The goal of an ideal storage facility is the safe siting and storage of potential contaminants that ensures a high level of water quality protection. NYSDOH does not allow chemical storage or mixing and loading facilities within 100 feet of a potable well. Other requirements include local zoning for the siting of maintenance facility and operations, which vary by town and county. Requirements often include a minimum distance (set-back) from wetlands, surface wells and property lines. The state’s Freshwater Wetlands Act requires a 100 ft buffer around wetlands. Some townships have even broader requirements.

nutrients_storage_fig1Chemical storage building organization. Source: Robert Alonzi.

Modular or independent containment units can be installed in many sizes. The units are typically self-contained, fireproof and secure and can be temperature controlled with ventilation. Options include fire suppression, eye washes, and safety showers.

Modular containment units can be installed in many sizes. Source: Robert Alonzi.

Floor drains should include a sump and a chemical pump to move the chemicals discharged to a waste tank as in the figure below. The material can be reclaimed, diluted to label concentrations, and applied to turf areas or collected for disposal using certified hazmat haulers.

Containment area with sump and transfer to holding tank.

Chemical Storage Guidelines

Below are guidelines for chemical storage. With respect to the storage of pesticides specifically, the pesticide label is the law and all pesticides should be stored according to instructions on their labels. In addition to the label, Part 326.11 of the New York Codes, Rules and Regulations states “No person shall store any restricted pesticide or empty containers thereof in such a manner as may be injurious to human, plant or animal life or to property or which unreasonably interferes with the comfortable enjoyment of life and property throughout such areas of the State as shall be affected thereby.” Pesticide storage areas should be designed and managed in a manner that prevents or minimizes the risk of injury, harm to the environment or any impact on the use or value of property.

The following suggestions are offered for consideration:

  • Storage facilities should be structurally separate from “residential, office and general work areas; livestock quarters, food, feed or seed storage and water supply sources”. Storage should be in separate buildings and situated to be at least 50 ft away from residential or farm property. Fencing is currently not stipulated but could be considered as an added precaution.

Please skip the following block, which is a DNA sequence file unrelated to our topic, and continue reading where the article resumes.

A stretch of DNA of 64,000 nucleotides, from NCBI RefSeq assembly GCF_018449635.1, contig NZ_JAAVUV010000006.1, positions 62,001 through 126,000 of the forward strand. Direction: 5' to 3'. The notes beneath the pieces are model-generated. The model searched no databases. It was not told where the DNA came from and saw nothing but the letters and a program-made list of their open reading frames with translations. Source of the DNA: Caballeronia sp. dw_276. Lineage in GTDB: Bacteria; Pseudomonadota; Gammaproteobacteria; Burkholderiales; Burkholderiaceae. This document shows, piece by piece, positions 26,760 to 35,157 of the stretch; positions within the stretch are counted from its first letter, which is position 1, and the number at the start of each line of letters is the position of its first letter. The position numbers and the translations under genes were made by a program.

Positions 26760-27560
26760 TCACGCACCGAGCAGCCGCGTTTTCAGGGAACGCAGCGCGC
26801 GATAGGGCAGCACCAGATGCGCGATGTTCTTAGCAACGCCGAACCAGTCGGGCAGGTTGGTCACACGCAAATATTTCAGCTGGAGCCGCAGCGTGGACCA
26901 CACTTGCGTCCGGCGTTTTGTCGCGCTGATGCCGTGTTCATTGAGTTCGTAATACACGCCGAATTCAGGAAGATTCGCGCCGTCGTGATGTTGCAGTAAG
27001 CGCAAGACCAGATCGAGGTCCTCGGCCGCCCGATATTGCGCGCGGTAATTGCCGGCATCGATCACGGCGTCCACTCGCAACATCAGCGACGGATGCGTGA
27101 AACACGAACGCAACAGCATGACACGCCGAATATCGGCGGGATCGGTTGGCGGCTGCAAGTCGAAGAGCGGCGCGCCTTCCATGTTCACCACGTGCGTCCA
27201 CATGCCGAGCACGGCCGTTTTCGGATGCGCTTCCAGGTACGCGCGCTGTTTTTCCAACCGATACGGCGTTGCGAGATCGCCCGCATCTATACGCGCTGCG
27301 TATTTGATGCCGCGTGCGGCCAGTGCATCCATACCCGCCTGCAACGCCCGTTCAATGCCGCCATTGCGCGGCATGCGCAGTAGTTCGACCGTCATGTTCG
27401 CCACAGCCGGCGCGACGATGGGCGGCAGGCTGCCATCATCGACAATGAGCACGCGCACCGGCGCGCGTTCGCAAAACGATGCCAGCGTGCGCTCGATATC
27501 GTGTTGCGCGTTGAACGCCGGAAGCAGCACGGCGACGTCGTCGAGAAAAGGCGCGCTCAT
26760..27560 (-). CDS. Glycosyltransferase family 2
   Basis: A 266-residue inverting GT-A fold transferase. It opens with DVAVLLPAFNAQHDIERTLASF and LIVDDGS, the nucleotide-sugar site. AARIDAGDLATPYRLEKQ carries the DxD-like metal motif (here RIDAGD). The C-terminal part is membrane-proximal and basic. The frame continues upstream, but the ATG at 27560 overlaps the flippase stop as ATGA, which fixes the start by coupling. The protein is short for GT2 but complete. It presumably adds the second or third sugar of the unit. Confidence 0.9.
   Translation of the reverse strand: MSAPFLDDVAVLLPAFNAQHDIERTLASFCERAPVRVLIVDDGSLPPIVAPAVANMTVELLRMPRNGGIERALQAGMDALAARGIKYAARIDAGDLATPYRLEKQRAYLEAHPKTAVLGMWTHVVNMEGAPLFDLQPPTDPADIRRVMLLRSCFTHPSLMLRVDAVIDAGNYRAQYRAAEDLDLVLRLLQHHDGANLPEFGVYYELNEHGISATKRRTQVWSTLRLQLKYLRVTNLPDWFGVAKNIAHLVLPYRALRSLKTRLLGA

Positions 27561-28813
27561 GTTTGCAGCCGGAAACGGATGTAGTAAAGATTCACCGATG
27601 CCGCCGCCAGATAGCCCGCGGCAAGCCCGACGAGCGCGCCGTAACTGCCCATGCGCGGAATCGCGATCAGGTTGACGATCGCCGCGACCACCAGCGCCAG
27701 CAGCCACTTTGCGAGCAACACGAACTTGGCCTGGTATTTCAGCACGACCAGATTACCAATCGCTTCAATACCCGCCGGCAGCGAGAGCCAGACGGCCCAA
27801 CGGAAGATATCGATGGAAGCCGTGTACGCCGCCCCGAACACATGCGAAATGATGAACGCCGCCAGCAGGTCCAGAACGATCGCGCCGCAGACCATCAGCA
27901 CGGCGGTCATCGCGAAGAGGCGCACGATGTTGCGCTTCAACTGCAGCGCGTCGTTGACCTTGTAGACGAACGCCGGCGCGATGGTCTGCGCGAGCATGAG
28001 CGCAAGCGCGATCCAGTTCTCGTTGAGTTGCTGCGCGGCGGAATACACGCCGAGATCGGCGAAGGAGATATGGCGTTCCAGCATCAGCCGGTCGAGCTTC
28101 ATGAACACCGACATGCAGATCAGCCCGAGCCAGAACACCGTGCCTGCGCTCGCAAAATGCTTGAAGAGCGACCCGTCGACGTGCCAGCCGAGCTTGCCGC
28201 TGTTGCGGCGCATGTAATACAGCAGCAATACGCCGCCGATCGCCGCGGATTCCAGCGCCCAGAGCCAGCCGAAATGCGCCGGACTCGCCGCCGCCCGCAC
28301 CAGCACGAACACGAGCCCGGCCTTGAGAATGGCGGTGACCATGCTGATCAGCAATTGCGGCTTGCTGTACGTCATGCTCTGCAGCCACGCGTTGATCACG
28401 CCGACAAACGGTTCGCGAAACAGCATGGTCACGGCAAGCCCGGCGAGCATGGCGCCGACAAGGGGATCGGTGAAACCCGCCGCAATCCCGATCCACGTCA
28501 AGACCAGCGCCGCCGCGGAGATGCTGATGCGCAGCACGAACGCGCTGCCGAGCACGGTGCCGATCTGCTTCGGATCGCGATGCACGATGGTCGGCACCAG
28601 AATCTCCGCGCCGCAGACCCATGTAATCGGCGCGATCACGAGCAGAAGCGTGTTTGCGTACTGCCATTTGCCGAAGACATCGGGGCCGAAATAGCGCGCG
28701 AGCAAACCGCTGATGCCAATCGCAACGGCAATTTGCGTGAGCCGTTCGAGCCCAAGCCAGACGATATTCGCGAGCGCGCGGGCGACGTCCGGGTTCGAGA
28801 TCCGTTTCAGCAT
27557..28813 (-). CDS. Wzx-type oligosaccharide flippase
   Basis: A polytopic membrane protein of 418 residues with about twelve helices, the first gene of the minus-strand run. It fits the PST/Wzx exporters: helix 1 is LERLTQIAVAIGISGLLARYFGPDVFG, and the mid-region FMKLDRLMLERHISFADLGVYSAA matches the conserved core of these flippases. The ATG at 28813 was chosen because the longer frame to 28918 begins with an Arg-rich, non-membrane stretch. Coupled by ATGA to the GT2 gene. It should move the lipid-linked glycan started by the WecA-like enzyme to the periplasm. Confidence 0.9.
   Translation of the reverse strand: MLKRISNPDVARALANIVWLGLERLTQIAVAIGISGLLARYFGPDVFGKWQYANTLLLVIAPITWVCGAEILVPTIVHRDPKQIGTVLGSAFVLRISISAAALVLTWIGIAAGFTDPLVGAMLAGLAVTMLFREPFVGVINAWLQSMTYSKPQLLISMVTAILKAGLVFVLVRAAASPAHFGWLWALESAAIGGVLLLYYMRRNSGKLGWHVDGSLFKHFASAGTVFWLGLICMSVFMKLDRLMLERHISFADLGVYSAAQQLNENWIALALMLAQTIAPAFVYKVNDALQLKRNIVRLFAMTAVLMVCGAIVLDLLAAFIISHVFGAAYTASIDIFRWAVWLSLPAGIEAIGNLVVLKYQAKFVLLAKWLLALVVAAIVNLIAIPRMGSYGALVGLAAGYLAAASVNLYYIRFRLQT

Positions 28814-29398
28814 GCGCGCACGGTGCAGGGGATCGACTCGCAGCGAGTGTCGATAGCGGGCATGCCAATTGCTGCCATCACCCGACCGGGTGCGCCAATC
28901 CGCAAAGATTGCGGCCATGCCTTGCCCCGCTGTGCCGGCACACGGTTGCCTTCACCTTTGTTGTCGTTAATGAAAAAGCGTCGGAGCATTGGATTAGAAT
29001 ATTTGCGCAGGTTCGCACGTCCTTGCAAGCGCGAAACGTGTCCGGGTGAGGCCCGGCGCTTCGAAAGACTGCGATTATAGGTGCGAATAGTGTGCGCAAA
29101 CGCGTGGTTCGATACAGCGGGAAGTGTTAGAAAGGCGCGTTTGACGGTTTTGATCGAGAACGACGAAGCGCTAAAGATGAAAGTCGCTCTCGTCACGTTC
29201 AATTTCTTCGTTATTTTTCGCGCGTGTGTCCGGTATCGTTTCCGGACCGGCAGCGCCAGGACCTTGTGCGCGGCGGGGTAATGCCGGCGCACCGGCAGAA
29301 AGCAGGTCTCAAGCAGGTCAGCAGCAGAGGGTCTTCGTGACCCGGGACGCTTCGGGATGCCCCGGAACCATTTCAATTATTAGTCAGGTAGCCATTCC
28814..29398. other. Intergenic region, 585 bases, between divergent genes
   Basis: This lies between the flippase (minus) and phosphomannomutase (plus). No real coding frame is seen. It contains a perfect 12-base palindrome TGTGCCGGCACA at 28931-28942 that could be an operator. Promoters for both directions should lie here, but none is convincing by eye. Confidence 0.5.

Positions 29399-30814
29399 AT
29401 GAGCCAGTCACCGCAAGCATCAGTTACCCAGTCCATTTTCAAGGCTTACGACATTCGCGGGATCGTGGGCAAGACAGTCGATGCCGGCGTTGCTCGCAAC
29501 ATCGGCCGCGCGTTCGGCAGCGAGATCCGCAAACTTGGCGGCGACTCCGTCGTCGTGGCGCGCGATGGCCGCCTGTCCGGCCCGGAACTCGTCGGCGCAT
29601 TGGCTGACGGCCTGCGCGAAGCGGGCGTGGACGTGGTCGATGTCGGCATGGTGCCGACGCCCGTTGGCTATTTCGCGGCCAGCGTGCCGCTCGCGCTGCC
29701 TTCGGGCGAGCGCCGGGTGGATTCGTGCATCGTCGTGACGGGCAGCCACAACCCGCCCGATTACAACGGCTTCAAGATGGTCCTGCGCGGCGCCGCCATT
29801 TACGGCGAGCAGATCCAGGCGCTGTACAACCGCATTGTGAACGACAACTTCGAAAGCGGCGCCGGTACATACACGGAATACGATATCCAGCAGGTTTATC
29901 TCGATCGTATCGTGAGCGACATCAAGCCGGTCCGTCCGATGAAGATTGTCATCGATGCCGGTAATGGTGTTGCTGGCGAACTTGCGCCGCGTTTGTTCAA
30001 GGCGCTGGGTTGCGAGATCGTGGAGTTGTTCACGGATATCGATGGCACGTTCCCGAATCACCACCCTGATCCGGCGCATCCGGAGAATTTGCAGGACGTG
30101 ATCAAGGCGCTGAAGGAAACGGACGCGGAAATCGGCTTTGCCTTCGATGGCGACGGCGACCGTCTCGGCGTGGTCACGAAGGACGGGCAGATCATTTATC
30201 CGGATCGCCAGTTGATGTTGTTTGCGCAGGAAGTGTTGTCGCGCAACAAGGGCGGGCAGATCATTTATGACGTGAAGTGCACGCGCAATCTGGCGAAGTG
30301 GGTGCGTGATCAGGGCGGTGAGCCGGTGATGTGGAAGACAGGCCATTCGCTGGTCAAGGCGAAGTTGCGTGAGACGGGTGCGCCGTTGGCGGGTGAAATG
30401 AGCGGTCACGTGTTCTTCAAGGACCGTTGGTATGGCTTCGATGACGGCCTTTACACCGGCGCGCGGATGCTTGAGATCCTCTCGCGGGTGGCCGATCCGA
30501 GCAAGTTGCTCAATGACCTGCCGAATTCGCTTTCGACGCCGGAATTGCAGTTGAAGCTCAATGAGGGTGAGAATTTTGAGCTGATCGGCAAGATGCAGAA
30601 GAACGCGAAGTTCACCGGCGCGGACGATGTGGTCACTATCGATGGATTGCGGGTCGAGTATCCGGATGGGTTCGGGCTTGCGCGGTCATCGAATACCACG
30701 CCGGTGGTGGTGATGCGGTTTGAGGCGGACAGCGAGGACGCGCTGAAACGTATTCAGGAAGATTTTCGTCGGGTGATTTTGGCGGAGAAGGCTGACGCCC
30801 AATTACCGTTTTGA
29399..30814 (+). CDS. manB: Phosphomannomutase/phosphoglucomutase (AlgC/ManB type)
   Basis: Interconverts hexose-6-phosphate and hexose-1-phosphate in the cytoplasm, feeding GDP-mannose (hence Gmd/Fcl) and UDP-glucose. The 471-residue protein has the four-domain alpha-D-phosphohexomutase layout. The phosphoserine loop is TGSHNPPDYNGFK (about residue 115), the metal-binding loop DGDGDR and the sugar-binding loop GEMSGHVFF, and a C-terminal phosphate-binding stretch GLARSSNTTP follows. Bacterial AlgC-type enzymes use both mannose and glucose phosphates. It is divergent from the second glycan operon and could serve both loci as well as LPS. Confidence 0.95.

• Storage areas should have a raised berm on all sides and an impervious surface for containment.
  • Facilities should be equipped with “spill containment material” and fire extinguishers. Suggested spill containment material includes absorbent spill containment pads, sweeping compound, brushes or brooms, a dust pan, shovel and a disposal container or bag.
  • Protective equipment should be available near but not within the storage area.
  • The storage facility should be locked and properly posted with warnings.
  • Annual updates should be provided to the local fire department and include a “Fire and Spill Response Plan”. Additional precautions might include provisions of the National Fire Protection Association (NFPA) codes.
  • Chemicals should be segregated by function (e.g. fungicide, insecticide, and herbicide) and hazard level. All flammable and “incompatible” materials should be stored separately.
  • Mixing areas should be similarly bermed with impervious surfaces.
  • Indoor mixing areas should be properly vented.
  • Bulk containers, construed to be equal to or greater than 55 gallons, should be locked and drains should be used to collect any spills into a containment area. The spill containment system should have a capacity equal to or greater than 25% of the volume of pesticides stored.
  • A water supply and wash station are required at or adjacent to the facility for emergencies.
  • A suitable first aid kit for pesticide poisoning should be nearby.
  • Forced air vent systems capable of exchanging the air volume 3 to 4 times per hour should be considered along with temperature control for keeping temperatures under 95°F and above freezing.
  • Local fire departments should be made aware of the pesticides and fertilizers stored to prepare in event of a fire at the storage facility.

Very old or inadequate storage areas may or may not be out of compliance, but consider planning for improvements to implement these guidelines over time. Updating chemical storage areas does not necessarily require a new building. Many changes can be easily attained to meet guidelines, such as:

  • impervious flooring
  • flooring sloped to a drain
  • curbing to contain at least 25% of the volume of liquid chemicals and fertilizers stored
  • ventilation to exhaust any fumes in the event of a spill
  • PPE for workers and emergency wash stations